Porter-Ugas: Judges Disagree On 10 of 12 Scored Rounds

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By Jake Donovan

So often in close fights, it’s said there are several rounds that could go either way which will likely create disparity on the final scorecards.

In the case of Shawn Porter’s split decision win over Yordenis Ugas, the judges simply couldn’t agree on just about anything.

Porter retained his welterweight title in Saturday’s hard-fought scrap with Ugas, which aired live on Fox from Dignity Health Sports Park in Carson, Calif. Judges Steve Morrow and Max DeLuca had the Ohio-bred boxer winning by scores of 116-112 and 115-113, respectively, overruling judge Zachary Young’s dissenting card of 117-111 in favor of Ugas.

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The fight was ugly at times and tightly contested at others, neither of which were of any favor to the three ringside officials who were split on 10 of the 12 rounds.

All three judges agreed on Ugas winning round four and Porter winning nine. The other 10 were all up for grabs in their eyes, which ultimately led to the gulf in scoring between judges Young and Morrow.

DeLuca and Morrow were only one round apart in their final scores, but both took vastly different routes to get to that point as they agreed on just five of the 12 rounds. Both had Porter winning rounds 1, 5, 9 and 11 and Ugas taking the 4th round, one of at least two he seemingly won outright.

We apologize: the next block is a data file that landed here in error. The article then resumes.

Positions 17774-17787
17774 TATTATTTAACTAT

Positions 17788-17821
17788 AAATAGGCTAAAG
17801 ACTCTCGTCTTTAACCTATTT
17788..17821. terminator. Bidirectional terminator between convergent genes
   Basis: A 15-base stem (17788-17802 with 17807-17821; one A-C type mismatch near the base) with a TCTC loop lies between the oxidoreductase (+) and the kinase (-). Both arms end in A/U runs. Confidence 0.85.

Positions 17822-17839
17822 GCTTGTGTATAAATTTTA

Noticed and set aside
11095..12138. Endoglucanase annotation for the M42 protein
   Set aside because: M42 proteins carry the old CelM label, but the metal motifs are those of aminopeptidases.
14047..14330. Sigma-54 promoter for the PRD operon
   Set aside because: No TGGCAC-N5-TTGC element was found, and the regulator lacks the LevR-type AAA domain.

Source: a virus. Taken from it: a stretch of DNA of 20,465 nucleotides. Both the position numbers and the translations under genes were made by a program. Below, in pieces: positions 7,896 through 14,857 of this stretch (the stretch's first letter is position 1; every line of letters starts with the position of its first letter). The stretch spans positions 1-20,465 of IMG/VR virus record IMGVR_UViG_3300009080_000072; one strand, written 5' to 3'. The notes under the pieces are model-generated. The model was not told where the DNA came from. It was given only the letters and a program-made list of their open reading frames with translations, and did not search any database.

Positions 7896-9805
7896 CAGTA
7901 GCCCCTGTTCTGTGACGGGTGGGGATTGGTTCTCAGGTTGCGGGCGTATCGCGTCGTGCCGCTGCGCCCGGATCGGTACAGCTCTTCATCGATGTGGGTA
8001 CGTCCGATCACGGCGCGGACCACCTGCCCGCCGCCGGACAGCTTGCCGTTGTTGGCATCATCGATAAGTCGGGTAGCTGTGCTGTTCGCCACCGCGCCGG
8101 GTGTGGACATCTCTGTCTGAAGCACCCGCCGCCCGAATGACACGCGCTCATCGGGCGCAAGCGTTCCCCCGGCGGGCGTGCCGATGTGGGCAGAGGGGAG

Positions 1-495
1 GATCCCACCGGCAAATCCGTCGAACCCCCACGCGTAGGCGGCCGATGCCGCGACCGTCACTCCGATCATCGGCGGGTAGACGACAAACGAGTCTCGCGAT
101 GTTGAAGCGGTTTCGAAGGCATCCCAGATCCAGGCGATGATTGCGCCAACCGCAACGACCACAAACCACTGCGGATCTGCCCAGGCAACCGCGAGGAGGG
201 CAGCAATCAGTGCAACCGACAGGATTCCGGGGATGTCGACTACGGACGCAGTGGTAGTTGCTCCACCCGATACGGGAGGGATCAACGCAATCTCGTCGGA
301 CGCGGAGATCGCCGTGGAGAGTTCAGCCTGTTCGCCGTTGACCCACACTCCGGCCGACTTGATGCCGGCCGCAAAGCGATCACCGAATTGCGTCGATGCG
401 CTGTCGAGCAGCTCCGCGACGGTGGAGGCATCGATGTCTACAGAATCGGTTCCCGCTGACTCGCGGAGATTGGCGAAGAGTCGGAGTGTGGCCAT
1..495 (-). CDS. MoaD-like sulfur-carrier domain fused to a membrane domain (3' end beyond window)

The other was round 12, one where Ugas also should have been credited with a knockdown that was instead ruled a slip by veteran referee Jack Reiss. The argument was that Porter’s right leg kicked out from what was believed to be water on the canvas, although it occurred as Ugas landed a right hand to his temple.

Had Ugas been awarded a knockdown, he’d have claimed a 10-8 round, which would’ve produced the margin of victory on DeLuca’s scorecard. Instead, the California-based judge is left to explain how in the world he scored the round for Porter, who spent nearly the entire frame fighting in reverse and visibly hurt from the earlier sequence.

Despite their cards being the furthest apart, DeLuca and Young actually had more common rounds between them than any other combination among the three officials. The two saw eye to eye on six of the 12 rounds, awarding rounds 3 and 9 to Porter and rounds 2, 4, 7 and 10 to Ugas.

Had majority scoring been applied, controversy still would’ve prevailed.

Both boxers had six rounds apiece where they won on at least two of the three scorecards, which would’ve meant a final score of 114-114. Porter swept round 9, while winning rounds 1, 3, 5, 6 and 11 on two cards. Ugas swept round 4, while taking rounds 2, 7, 8, 10 and 12 on two cards—although, it would come back down to the knockdown that wasn’t called in round 12, which would’ve given Ugas a one-point victory. 

Porter made the first defense of the title he claimed in a narrow win over Danny Garcia last September. Ugas came in as the mandatory challenger for his first career title fight. It is highly likely that his team will file a protest with the World Boxing Council, which would at best enforce an immediate rematch.

Jake Donovan is a senior writer for BoxingScene.com. Twitter: @JakeNDaBox




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